One thing I suggest if traveling by airline is to keep your weapon needs as simple as possible. Each handgun that you transport needs to be locked in a container, the ammo needs to be stored separately, and magazines need to be unloaded, so it can get complex. My preferred gun when I travel by air is actually a small revolver. This is because the revolver does not need magazines and upon reaching my destination the revolver is easy and fast to load and secure on my body, rather than loading magazines. A small revolver, a couple speed strips, and a box of ammo makes a convenient travel companion. Obviously if you don’t like to carry revolvers you will need to load some magazines upon arrival to your destination, but streamlining your carry gear to only what you need can make your travel easier.

Safety at your Destination

When you arrive to your destination you must maintain proper safety and security with your firearm just as you would at home. If you are staying in a house with relatives or in a hotel room, be mindful of security as it pertains to your own family members or children, or perhaps the children of anyone you will be spending time with. A lot of people who do not have children of their own become careless with leaving firearms lying about and do not consider the ramifications of visiting children, or even irresponsible adults.

The simplest solution for maintaining security of your handgun is my favored approach: I wear my handgun from the moment I wake in the morning until the moment I change and go to bed, unless I am in a place where I can’t legally carry. If you want to be armed while you are somewhere away from home, then the only way to feasibly do that safely is to have the gun on you. But even if you do carry all day, every day, you do need to secure the firearm at least at night when you sleep. When I travel I always bring with me a small and portable quick access handgun safe. When I go to bed the little safe sits next to me on the night stand and this ensures my handgun is secured.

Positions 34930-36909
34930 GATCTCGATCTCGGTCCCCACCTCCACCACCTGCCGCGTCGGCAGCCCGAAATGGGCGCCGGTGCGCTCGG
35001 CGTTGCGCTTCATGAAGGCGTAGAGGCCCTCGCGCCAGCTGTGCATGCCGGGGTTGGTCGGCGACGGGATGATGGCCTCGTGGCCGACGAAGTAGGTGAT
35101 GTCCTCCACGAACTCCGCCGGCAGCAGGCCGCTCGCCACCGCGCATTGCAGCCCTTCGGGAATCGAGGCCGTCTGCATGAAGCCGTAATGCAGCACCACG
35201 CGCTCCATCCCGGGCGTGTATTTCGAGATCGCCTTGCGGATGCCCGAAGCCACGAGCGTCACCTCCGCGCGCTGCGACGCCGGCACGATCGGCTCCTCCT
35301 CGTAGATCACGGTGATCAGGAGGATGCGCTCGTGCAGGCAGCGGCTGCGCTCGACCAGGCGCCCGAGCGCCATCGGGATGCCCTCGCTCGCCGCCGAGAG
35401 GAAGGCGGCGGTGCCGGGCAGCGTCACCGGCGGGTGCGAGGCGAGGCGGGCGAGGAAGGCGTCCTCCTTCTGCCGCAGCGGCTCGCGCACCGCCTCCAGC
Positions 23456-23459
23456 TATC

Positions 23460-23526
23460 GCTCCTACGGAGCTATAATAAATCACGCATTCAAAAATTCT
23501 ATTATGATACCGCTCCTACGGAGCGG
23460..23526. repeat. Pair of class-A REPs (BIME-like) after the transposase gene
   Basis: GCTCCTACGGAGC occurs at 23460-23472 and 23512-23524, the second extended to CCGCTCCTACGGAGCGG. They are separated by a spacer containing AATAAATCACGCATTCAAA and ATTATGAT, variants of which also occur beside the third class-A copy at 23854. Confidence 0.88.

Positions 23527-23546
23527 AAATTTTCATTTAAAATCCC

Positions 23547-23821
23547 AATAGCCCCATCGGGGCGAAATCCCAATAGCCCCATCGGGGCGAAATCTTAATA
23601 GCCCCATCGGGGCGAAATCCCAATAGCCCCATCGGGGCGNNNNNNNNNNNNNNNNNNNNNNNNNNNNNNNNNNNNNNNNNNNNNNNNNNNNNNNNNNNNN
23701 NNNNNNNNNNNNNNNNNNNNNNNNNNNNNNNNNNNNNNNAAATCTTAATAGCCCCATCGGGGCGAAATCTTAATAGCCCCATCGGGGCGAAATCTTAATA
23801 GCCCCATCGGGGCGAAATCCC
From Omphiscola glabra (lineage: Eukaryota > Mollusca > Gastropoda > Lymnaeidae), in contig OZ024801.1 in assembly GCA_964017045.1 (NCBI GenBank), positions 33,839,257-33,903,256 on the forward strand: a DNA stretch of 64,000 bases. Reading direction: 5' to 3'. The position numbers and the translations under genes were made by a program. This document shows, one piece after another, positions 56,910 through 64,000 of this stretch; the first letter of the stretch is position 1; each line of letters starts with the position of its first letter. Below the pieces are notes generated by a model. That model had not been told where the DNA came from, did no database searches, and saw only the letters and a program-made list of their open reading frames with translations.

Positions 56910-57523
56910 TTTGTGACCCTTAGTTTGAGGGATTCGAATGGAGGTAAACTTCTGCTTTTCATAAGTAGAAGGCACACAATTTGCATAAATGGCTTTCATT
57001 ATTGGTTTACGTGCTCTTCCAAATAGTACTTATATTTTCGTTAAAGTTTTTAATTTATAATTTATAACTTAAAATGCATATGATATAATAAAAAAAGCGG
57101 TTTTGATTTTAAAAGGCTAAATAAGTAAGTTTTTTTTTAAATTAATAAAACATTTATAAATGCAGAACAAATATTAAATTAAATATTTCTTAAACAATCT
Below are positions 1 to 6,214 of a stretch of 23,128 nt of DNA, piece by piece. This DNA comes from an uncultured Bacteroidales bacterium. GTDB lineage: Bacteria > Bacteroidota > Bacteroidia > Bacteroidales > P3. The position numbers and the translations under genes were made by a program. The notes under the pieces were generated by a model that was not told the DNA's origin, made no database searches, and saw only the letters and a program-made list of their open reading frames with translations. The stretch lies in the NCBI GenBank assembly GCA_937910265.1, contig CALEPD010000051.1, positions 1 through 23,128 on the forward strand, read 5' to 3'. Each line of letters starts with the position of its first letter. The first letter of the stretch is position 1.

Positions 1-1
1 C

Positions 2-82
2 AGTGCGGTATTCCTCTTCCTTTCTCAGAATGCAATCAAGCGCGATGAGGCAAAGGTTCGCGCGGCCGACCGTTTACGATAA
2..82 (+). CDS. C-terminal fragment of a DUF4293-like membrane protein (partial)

If you want a gun with you in a hotel room and you will not carry it all the time then having such a portable quick-access safe is the only responsible way to do it. Also, if you are on vacation, perhaps at the beach, if you plan to swim then obviously you may need to secure your gun at some point. A safe is the only way to do that responsibly. The handgun should be on your person or locked up. This should be the overriding principle when at home or away from home.

With some planning and responsible gear selection you can ensure safe and legal travel to your destination, and safe carry and storage of your firearm while at that location. I think bringing a firearm with you when you can legally do so makes good sense, but you need to do so responsibly. If you are willing to invest the effort into responsible transport and carry, being armed and prepared so that you can take care of yourself and your family will make your trip that much more pleasant.


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About the Author

Salvatore is a firearms instructor, competitive shooter, and life-long practitioner of concealed carry. Salvatore actively trains and refines his own skills and understanding of the defensive handgun and strives to share his experience with the growing community of concealed carriers who take their own self-defense seriously. His daily carry gun is a Glock 19 worn in an Alien Gear Cloak Tuck holster.